From Enterprises to Companies

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Structural Transformation of the Economic Sphere
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'Hey, there's actually another way of running a business.'

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<p>I returned to mainland China in the early 1990s, and when I was in China, the Chinese had no concept of what a company was, they only had enterprises. And, at that time, a state-owned enterprise was really just an arm of the state, and they fulfilled the designed role by the state for each of the enterprises. Which was, of course, a very different notion than what a company is all about. But, over time, many of the Chinese enterprises turned into companies. But, when they interact with multinationals they actually find out that, &quot;Hey, there's actually another way of running a business.&quot; And so, the Chinese companies were trying to learn from the foreign companies in many different ways, not only about technology and about products and services and so on, but, importantly, the Chinese were trying to learn about management practices, about corporate governance and the legal aspects and so on and so forth. And Chinese companies are very curious about this, they are eager to learn, because the very best Chinese companies are actually very ambitious. Many of them, of course, want to be the leaders in their industries in China and also, an increasing number of them would like to become international companies of their own right. And, in the Chinese way of saying, they want to go outside. So, more and more Chinese companies are coming to us asking us to help them design their globalization strategy. How should they internationalize? Which markets should they go to? How should they set up their product strategy? Should they form local partnerships when they go outside? And so on and so forth. So, the Chinese are learning a lot, and they continue to be very ambitious. They are believers in a lot of experimentation. They don't necessarily want to get everything sort of precise and right. They'd much rather try something, if it's 80% right and see how the market responds and then adapt. So, they work at a rythm that is much faster than the usual competitor in western multinationals. Whereas typical multinationals would typically operate in this manner, the Chinese would typically operate in a much faster rhythm. So, by the time the multinationals are ready to make decisions, the Chinese have already made cycles of decisions and have learned a great deal through their experimentation. So it's very dynamic, but we've seen more and more Chinese companies who are able to leverage this kind of model to grow very fast and more and more of them have become bonafide competitors to the multinationals and the multinationals have found it, in many cases, very surprising to see this kind of new competitor which operates in a very different way than the traditional multinational competitor.</p>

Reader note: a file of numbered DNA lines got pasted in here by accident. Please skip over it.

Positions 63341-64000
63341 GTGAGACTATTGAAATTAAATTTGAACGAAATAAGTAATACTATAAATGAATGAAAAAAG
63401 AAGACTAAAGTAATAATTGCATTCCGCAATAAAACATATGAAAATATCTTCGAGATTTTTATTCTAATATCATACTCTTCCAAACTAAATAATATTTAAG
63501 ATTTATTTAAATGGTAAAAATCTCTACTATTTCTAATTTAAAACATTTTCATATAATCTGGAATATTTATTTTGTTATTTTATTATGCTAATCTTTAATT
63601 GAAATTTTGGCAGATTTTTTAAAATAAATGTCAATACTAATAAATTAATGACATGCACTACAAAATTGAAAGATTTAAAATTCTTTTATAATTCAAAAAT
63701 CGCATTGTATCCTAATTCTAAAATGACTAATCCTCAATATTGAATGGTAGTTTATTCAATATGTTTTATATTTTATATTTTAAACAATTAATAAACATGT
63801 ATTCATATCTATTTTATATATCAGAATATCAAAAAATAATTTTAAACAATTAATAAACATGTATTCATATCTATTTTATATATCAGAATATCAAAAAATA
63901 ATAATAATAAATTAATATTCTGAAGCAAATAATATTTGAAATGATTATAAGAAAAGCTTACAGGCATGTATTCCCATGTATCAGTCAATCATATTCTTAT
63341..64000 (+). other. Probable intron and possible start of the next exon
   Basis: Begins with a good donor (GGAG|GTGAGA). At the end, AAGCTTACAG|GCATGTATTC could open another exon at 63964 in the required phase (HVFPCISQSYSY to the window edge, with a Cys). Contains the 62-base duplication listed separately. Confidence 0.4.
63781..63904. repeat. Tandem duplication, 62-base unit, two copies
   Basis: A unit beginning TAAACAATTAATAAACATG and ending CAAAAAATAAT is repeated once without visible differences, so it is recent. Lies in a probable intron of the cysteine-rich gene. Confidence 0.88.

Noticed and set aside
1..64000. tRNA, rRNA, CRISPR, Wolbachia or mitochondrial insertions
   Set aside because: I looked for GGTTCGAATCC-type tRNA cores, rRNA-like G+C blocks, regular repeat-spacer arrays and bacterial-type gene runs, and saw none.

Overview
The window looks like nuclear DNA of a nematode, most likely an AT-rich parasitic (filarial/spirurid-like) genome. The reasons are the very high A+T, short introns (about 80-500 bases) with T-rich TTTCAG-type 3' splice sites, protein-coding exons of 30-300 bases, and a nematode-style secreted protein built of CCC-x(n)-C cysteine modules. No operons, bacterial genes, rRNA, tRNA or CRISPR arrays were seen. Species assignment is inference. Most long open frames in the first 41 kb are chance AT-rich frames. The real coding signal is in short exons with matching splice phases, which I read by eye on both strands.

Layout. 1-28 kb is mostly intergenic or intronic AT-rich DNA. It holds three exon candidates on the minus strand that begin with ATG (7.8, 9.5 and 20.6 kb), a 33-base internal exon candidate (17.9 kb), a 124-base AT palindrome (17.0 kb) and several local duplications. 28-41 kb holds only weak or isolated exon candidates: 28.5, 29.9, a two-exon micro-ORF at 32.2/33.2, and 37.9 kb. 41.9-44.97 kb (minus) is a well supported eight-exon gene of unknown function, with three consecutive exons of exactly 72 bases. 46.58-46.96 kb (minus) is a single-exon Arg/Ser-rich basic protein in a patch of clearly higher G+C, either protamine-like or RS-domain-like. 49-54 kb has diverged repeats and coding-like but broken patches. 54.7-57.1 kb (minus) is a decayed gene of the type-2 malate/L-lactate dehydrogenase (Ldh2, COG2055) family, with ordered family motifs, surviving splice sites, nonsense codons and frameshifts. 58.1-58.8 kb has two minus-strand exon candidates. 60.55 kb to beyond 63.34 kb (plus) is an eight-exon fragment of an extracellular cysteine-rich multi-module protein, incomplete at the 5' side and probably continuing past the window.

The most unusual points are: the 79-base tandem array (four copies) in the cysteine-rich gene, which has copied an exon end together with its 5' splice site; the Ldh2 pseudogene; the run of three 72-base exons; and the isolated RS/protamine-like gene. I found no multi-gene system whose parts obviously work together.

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Edward Tse describes Chinese entrepreneurs' reactions to the introduction of the concept of a multinational company. He also points out some of modern Chinese businesses' biggest strengths.